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When I was living in Portland, I was in an accountability group with some fellow pastors. One day, we were discussing how much pressure the gay community had been pouring on at the political level to get legal married status. It had been a hard day, so I was just kicking back, sipping my latte. But my attempt to chill abruptly ended when one of the pastors stood up, pounded on the table, and, with neck veins popping out, said, “We just can’t let them win this fight! They will ruin the holy state of matrimony!” He ran out of breath and sat down, looking around at us, expecting a standing ovation, I guess.

Nobody said a word, so with the perfect timing of a seasoned comedian, I said, “Yo, Rev. Here’s how I see it: if you really want to punish the gay community—I mean, if you really want to hit ’em where it hurts—then let them get married.”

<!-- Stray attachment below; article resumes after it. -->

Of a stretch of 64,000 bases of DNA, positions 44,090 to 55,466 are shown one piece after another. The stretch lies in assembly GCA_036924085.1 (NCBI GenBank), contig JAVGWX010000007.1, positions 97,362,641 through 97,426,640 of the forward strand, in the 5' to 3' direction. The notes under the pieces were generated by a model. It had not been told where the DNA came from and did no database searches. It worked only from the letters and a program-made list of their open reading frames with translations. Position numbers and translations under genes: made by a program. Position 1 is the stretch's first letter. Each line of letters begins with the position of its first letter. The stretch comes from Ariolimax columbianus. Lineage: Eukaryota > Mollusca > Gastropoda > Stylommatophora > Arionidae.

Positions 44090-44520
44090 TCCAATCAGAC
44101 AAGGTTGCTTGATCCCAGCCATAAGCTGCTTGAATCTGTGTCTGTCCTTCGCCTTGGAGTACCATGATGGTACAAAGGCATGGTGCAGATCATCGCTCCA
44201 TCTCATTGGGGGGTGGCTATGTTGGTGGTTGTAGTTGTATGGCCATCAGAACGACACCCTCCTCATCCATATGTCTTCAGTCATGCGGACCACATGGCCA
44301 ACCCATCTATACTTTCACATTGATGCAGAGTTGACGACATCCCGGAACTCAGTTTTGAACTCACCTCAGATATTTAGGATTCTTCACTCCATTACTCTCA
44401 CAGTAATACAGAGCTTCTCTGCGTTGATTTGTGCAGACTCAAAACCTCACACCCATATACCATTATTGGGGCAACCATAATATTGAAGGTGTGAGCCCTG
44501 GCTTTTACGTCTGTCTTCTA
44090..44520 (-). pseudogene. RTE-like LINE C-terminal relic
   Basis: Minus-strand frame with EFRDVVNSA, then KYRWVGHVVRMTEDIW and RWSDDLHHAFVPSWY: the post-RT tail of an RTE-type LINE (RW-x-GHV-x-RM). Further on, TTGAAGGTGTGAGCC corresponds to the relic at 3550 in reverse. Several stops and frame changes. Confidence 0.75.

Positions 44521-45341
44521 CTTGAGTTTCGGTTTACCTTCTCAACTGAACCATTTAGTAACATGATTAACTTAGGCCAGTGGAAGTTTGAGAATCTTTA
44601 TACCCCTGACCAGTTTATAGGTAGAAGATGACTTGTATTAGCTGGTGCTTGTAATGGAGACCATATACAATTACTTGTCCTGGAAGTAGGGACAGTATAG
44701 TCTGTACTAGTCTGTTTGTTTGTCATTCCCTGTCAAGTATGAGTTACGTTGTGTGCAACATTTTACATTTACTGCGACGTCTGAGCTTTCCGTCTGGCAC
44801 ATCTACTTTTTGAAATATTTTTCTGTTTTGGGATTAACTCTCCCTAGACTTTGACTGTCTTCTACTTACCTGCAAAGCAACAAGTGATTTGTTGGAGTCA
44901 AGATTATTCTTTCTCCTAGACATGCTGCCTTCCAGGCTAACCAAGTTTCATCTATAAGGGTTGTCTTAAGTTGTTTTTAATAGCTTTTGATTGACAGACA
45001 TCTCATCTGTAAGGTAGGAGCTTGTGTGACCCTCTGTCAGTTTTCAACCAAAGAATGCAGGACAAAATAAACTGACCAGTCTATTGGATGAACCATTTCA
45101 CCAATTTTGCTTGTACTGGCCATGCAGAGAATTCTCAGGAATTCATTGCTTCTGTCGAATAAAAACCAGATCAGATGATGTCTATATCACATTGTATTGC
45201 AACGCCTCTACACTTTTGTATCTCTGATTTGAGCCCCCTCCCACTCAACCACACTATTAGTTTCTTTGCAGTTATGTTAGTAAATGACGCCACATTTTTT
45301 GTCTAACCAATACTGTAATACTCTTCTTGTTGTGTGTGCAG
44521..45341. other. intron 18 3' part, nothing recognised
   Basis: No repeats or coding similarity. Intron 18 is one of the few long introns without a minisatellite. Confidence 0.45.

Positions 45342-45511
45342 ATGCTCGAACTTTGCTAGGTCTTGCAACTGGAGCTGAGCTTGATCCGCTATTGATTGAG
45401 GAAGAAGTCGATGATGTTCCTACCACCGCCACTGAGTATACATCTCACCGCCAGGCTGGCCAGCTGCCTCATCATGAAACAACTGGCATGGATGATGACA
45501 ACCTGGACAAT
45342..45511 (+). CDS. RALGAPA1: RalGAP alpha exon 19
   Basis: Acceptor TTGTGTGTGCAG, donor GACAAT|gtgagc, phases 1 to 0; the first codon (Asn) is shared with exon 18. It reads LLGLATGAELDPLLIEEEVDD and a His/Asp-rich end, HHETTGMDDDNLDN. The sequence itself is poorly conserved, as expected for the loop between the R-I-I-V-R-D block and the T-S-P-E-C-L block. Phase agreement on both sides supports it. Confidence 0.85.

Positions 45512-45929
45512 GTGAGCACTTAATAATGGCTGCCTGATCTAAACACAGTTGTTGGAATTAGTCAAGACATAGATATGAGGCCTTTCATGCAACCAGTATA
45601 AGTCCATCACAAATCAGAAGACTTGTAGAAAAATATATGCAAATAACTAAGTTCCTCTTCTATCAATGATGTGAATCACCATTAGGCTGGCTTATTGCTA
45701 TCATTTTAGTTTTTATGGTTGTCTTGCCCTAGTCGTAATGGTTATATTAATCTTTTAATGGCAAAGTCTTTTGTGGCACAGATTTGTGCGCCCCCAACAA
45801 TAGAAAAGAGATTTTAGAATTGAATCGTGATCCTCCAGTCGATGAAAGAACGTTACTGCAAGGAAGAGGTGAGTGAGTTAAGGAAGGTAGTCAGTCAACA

Everyone looked at me with scrunched brows, like I had just eaten a cat. “Yeah,” I said, “I mean, if you haven’t noticed, our little group here started because, Kevin, your wife caught you watching porn, and she’s still not sure she can trust you. And, Joe, every week we try to encourage you to not be a complete jerk to Lisa. And, Louie, your wife is constantly telling on you to my wife, especially about how you always prioritize the church over her and the kids. And I’m here because I never seem to find the right balance between work and home so that my kids and Cheryl feel like they are top priority. So, I say let ’em get married, because it is brutal and hard and a daily pain in the neck!”

There was silence for a moment, and then Louie said, “Gosh, I’ve never thought of that. Seems like we’re defiling the sanctity of marriage all the time, eh?” The conversation was much more civilized after that.

Halter, H. (2015). Brimstone: the art and act of holy nonjudgment. Colorado Springs, CO: David C Cook.

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